Bringing code analysis tools to Jupyter notebooks

Based on a survey of thousands of machine learning practitioners, a new CodeGuru extension addresses common problems, such as code cell execution order, incorrect API calls, and security.

The computational notebook is an interactive, web-based programming interface based on the concept of a lab notebook. Users can describe the computations they’re performing — including diagrams — and embed code in the notebook, and the notebook backend will execute the code, integrating the results into the notebook layout.

Jupyter Notebook is the most popular implementation of computational notebooks, and it has become the tool of choice for data scientists. By September 2018, there were more than 2.5 million public Jupyter notebooks on GitHub, and this number has been growing rapidly.

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However, using Jupyter Notebook poses several challenges related to code maintenance and machine learning best practices. We recently surveyed 2,669 machine learning (ML) practitioners, and 33% of them mentioned that notebooks get easily cluttered due to the mix of code, documentation, and visualization. Similarly, 23% found silent bugs hard to detect, and 18% agreed that global variables are inconsistently used. Another 15% found reproduction of notebooks to be hard, and 6% had difficulty detecting and remediating security vulnerabilities within notebooks.

We are excited to share our recent launch of the Amazon CodeGuru extension for JupyterLab and SageMaker Studio. The extension seamlessly integrates with JupyterLab and SageMaker Studio, and with a single button click, it can provide users feedback and suggestions for improving their code quality and security. To learn more about how to install and use this extension, check out this user guide.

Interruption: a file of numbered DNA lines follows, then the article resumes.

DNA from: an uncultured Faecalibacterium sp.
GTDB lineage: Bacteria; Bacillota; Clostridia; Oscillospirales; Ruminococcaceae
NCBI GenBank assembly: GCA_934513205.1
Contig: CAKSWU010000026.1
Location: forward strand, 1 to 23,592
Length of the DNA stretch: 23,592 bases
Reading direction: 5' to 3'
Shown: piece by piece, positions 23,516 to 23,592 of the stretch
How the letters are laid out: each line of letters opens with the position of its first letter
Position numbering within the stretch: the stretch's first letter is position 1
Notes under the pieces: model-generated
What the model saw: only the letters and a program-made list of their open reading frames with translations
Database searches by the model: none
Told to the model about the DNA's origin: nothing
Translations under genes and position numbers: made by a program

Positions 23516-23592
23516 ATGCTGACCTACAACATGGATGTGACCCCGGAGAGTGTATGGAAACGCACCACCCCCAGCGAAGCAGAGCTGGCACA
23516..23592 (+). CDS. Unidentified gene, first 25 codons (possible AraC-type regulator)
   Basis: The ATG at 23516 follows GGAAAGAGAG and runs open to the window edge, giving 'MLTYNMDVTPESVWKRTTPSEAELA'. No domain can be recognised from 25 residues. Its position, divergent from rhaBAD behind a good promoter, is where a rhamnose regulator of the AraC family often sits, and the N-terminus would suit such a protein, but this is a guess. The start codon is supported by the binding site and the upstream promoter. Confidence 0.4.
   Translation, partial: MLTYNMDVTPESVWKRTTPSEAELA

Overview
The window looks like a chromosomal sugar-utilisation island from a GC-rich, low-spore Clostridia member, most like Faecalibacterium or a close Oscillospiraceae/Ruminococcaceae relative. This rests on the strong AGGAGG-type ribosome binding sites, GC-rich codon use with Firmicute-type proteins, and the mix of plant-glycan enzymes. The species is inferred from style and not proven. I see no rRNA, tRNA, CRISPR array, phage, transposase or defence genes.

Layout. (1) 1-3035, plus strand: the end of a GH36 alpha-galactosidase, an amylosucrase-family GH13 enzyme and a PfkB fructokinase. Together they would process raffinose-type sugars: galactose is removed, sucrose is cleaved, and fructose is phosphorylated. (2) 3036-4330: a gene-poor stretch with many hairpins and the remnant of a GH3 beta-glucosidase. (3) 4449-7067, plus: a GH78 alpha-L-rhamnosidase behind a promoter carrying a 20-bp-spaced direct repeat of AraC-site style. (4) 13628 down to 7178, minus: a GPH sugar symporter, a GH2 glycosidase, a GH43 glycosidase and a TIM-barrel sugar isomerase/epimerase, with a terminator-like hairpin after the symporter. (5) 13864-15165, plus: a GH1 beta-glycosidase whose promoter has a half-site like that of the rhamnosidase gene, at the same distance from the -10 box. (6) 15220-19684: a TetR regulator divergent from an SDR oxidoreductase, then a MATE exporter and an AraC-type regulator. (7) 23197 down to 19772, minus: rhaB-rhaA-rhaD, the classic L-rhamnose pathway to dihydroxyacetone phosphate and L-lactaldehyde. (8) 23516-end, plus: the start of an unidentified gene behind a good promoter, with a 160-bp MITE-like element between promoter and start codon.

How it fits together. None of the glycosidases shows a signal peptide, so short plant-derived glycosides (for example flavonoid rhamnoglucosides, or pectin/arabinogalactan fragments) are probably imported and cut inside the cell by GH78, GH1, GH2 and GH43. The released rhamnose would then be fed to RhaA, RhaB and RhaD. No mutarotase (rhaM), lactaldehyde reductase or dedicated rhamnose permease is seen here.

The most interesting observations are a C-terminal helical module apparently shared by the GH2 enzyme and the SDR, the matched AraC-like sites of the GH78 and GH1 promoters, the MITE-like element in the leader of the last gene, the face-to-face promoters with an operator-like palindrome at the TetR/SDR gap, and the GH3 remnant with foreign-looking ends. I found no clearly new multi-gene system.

Static analysis

Traditional software development environments commonly use static-analysis tools to identify and prevent bugs and enforce coding standards, but Jupyter notebooks currently lack such tools. We on the Amazon CodeGuru team, which has developed a portfolio of code analysis tools for Amazon Web Services customers, saw a great opportunity to adapt our existing tools for notebooks and build solutions that best fit this new problem area.

An example of how the notebook environment can integrate discussion, code, and visualizations.

We presented our initial efforts in a paper published at the 25th International Symposium on Formal Methods in March 2023. The paper reports insights from our survey and from interviews with ML practitioners to understand what specific issues need to be addressed in the notebook context. In the following, we give two examples of how our new technologies can help machine learning experts to be more productive.

Execution order

Code is embedded in computational notebooks in code cells, which can be executed in an arbitrary order and edited on the fly; that is, cells can be added, deleted, or changed after other cells have been executed.

While this flexibility is great for exploring data, it raises problems concerning reproducibility, as cells with shared variables can produce different results when running in different orders.

Jupyter code examples.png
Left: code cells executed in nonlinear order; right: code cells executed in linear order.

Once a code cell is executed, it is assigned an integer number in the square bracket on its left side. This number is called the execution count, and it indicates the cell’s position in the execution order. In the example above, when code cells are executed in nonlinear order, the variable z ends up with the value 6. However, execution count 2 is missing in the notebook file, which can happen for multiple reasons: perhaps the cell was executed and deleted afterwards, or perhaps one of the cells was executed twice. In any case, it would be hard for a second person to reproduce the same result.

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To catch problems resulting from out-of-order execution in Jupyter notebooks, we developed a hybrid approach that combines dynamic information capture and static analysis. Our tool collects dynamic information during the execution of notebooks, then converts notebook files with Python code cells into a novel Python representation that models the execution order as well as the code cells as such. Based on this model, we are able to leverage our static-analysis engine for Python and design new static-analysis rules to catch issues in notebooks.